This special issue presents results from this collaborative project with five new papers [37] covering all aspects of the work performed, from standardization issues to advanced optical diagnostic developments.

Experience from previous ECN research has taught us that repeating similar experiments in different facilities (i.e. standardization) is both extremely challenging and essential, since it is the prerequisite to enable the construction of a coherent cooperative database, and it tends to reveal hidden biases and uncertainties due to the measurement techniques or the set-up itself. As an example, the first two ECN workshops in 2011 and 2012 were mainly dedicated to these standardization issues, and more recent workshops continue to address it.

The first two papers [3, 4] fall within this context to present how the experimental conditions achieved in two new French facilities, both based on measurements performed within a Rapid Compression Machine, can reach the standards proposed by ECN. The accuracies of initial conditions themselves are presented in Ben Houidi et al. [3] and a focus on data obtained for spray and combustion developments is addressed in Hespel et al. [4]. All data are compared to the IFPEN database, which was already shared within the ECN, and obtained in a pre-combustion chamber. It is interesting to note that this is the first time that configurations other than constant volume or constant flow cells are used to produce spray A ECN data, bringing complementary information to the ECN state of the art.

The three other papers are dedicated to the results obtained to provide new insights on the physical processes occurring during the atomization of the dense liquid spray [5], the combustion process [6] and soot formation [7] by implementing advanced measurement techniques.

Kanjanasakul et al. [5] evaluate the possibility to use rainbow refractometry laser diagnostic to study fuel droplets in high-pressure conditions representative of trans-critical conditions, such that it can exist in Diesel operating conditions. New methodology for processing the rainbow signals has generated a positive return on the simultaneous measurement of the ethane vapor concentration around the droplets as well as the temperature and size of liquid droplets. All these parameters will be then useful to improve the knowledge on evaporation processes when liquid fuel is injected in trans-critical conditions.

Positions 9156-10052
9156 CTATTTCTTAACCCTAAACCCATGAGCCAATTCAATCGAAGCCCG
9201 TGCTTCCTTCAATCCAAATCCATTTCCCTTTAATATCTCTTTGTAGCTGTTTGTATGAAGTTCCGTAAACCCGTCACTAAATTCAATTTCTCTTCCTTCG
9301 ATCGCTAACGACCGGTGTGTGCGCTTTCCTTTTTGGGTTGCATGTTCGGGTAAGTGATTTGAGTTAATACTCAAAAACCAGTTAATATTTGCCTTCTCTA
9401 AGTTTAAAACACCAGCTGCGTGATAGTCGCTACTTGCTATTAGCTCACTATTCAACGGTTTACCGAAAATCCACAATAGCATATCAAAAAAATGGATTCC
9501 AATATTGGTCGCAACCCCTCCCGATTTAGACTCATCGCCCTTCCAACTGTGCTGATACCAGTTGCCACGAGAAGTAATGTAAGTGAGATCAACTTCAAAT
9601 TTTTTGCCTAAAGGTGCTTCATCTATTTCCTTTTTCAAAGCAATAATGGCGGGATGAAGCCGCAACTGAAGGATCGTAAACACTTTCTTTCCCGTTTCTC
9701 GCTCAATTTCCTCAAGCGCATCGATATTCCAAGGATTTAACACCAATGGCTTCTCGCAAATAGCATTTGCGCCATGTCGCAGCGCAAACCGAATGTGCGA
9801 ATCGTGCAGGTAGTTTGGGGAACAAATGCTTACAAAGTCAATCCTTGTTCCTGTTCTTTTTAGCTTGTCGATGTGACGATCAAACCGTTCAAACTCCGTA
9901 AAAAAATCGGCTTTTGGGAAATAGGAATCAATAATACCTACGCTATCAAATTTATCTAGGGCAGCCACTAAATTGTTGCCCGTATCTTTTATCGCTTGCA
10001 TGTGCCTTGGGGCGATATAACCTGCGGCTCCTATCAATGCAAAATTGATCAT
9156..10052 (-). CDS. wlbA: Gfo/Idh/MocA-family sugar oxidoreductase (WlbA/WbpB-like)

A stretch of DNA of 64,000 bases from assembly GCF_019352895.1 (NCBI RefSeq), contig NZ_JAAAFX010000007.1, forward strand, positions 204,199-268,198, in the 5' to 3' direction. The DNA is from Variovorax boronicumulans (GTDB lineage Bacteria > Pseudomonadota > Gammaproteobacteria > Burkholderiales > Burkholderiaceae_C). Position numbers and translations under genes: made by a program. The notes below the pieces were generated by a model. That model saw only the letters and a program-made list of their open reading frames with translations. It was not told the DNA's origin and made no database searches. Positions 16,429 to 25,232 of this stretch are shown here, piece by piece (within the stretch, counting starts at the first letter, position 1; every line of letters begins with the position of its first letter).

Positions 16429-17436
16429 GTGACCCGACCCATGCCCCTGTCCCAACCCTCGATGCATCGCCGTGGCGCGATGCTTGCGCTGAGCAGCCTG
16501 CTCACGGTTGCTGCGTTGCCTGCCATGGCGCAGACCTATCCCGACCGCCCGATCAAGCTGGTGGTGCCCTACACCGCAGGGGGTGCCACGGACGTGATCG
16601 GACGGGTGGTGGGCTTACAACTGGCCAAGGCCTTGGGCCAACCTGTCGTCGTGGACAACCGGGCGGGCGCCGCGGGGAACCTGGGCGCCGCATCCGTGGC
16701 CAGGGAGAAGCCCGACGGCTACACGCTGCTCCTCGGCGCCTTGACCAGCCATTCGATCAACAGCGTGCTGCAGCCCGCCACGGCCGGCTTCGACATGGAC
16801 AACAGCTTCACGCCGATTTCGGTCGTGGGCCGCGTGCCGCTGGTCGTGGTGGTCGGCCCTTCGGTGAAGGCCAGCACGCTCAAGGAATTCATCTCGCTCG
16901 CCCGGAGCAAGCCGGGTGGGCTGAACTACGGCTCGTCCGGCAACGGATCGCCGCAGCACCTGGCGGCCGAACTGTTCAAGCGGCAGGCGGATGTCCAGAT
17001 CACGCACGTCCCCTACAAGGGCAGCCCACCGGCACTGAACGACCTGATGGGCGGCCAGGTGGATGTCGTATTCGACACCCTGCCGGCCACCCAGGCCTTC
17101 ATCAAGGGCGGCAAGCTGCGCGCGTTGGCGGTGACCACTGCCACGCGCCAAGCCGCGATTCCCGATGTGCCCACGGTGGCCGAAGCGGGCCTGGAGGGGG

Strozzi et al. [6] used simultaneous high-speed OH* chemiluminescence and two-pulse 355 nm planar laser induced fluorescence to provide unique data on the time evolution and the repeatability (and stochasticity) of the early stages of both cool flame and hot ignition phenomena. These new time-resolved data provide further insights into the dynamics of the spray A ignition and bring some elements on the underlying mechanisms to help the validation and improvement of numerical models devoted to diesel spray ignition.

In Patel et al. [7] conducted unique experiments in order to study the effect of the presence of CO2 and H2O in ambient gases on soot formation thanks to the flexibility of the experimental set-up in adjusting the initial composition of ambient gases. It was pointed out that both reduce soot mass fraction but with more H2O impact. It is also found that CO2/H2O mixture compositions representative of ECN preburn conditions significantly reduce on soot formation, pointing out that this effect should be taken in account when using ECN data to validate soot models.


© C. Rousselle & G. Bruneaux, published by IFP Energies nouvelles, 2020

Licence Creative CommonsThis is an Open Access article distributed under the terms of the Creative Commons Attribution License (https://creativecommons.org/licenses/by/4.0), which permits unrestricted use, distribution, and reproduction in any medium, provided the original work is properly cited.